In this method we will be using a piece of heavy yarn or string. If your peep is tied in and you must untie it so you can slide the heavy string or yarn between equal strands of your bow string.
Do the same as the last tip but just move the piece of yarn until your peep becomes perfectly aligned again.
That’s all there is to it and just leave the yarn or heavy string you used in the string. You may want to trim it just a little but that’s up to you. Here is a great quick video to help you along and completely understand this method:
Fix option 4 of 4:
In this last method we will be using a bow press and actually removing the string from the cams and twisting the bow string.
Most people don’t have a bow press at home so you more than likely will need to go to a bow shop to get this done. Take note again as we mentioned earlier that its best to have at least 100 cycle uses on the bow string. That means uses with the proper arrow for your bow not just pull and release and definitely not dry firing.
This break in period ensures the string has stretched to its maximum so you will avoid needing to adjust it repeatedly to align the peep sight. Once you place your bow in the bow press simply remove the bottom bowstring and twist ½ turn in the direction you need the peep sight to rotate so it’s in alignment. Reattach the string.
Do the exact thing to the top part of the string twisting ½ turn in the direction you need to twist the peep sight to get it in alignment. Take your bow out of the bow press and see if it’s aligned. If not repeat the process again. Here is a quick video on how to do this using a bow press:
How To Avoid Peep Sight Rotation Altogether
If you bought your bow with a factory string already installed there isn’t much you can do except break it in with at least 100 cycles and see what happens.
However if you want to remove the factory string and have a custom bowstring made you will be able to eliminate the rotation and twisting of the peep sight altogether.
See your local bow shop and they can make one for your bow size and draw length. They will pre-stretch your new custom made string using tremendous force. These custom made bow strings can seat themselves in as few as 30 cycles at a target and won’t move or twist for the life of the string.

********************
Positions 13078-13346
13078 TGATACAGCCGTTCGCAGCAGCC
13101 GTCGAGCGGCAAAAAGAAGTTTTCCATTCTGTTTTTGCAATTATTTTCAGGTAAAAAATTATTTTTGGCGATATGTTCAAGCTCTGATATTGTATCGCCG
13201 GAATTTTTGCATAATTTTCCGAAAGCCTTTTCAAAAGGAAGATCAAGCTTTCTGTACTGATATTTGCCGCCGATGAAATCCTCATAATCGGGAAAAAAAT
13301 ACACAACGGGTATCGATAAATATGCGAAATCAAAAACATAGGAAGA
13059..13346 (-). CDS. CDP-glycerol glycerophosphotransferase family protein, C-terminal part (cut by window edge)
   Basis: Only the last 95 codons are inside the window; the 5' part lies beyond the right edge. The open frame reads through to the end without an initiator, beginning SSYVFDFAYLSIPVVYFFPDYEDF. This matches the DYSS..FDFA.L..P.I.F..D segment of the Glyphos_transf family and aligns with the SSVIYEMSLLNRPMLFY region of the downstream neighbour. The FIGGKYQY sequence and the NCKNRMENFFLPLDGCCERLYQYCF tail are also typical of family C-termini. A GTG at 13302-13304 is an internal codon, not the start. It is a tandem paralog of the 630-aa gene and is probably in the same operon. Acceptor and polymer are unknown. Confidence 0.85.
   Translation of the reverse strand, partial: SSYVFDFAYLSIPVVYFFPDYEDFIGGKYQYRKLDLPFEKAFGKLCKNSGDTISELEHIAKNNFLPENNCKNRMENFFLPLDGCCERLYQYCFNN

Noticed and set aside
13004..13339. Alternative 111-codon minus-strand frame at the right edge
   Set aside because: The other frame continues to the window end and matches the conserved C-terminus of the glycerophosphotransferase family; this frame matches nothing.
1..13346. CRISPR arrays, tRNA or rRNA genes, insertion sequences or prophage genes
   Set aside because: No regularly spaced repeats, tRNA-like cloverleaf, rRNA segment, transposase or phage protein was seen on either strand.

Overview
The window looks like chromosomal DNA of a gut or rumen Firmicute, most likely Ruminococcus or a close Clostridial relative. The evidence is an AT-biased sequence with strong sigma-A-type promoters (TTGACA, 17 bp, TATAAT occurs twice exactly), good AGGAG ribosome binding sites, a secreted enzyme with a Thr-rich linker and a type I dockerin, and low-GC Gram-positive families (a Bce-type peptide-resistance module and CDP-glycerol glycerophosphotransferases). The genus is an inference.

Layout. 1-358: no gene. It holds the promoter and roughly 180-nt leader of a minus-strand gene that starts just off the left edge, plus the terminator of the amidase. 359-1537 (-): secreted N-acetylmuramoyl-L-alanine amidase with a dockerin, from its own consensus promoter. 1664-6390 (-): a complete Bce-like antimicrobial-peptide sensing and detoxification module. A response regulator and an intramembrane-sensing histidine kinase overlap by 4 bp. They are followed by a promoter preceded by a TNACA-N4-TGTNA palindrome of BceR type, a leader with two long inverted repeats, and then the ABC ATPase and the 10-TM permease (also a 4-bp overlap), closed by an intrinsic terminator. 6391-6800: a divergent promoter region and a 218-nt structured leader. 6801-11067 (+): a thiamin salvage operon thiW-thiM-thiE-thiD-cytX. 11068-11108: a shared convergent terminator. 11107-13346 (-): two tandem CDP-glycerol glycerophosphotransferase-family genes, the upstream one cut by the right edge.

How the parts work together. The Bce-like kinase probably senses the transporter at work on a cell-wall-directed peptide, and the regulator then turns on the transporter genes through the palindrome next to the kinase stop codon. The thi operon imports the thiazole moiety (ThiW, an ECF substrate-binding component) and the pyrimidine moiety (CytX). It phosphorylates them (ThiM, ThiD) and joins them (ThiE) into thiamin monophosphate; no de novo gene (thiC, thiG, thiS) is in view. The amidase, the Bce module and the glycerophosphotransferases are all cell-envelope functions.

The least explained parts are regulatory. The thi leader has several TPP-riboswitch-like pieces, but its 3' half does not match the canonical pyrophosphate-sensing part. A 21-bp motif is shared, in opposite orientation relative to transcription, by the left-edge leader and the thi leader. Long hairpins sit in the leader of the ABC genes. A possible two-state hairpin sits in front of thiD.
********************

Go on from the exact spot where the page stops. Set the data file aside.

Eliminate Peep Sight Twist On Your Bows Factory String
The more you use your bow the least likely it is to have a peep sight twisting problem. Try to get at least 100 cycles with your string using an arrow within specifications, weight and length, before adjusting peep sights very much.
If you don’t follow this rule you will probably need to adjust it again and again until the 100 cycles are completed. It’s smart to use the first technique we presented during the break in time if your peep sight begins to twist, the D-loop method, until you get these full 100 cycles on your bowstring.
Remember that we twisted the D-loop in the same direction the sight was twisted just a small amount to get our peep realigned again when the string is drawn.
When you install your peep sight make sure you put it in the center of the string fibers. That means an equal count of string fibers on each side. Otherwise you could weaken your string and cause a misalignment of your peep sight.
Most strings are made with two colors of fiber nowadays so it’s much easier to get it centered than in years past. Be cautioned that some people will tell you to align your peep sight by placing more fibers on one side than the other.
I don’t recommend this method. In the fix options above we covered the best methods to fix your peep sight rotation so it doesn’t happen on that bow again. Now that you’ve eliminated your peep sight twisting problem go out and enjoy your bow.
It would be best to use your target and practice around 20 times to make sure everything is secure and seated enough before you take a trip into the field or woods.
Once you implement one or more of these techniques you will have many years of trouble free archery fun, and always remember to abide by your archery safety rules and regulations.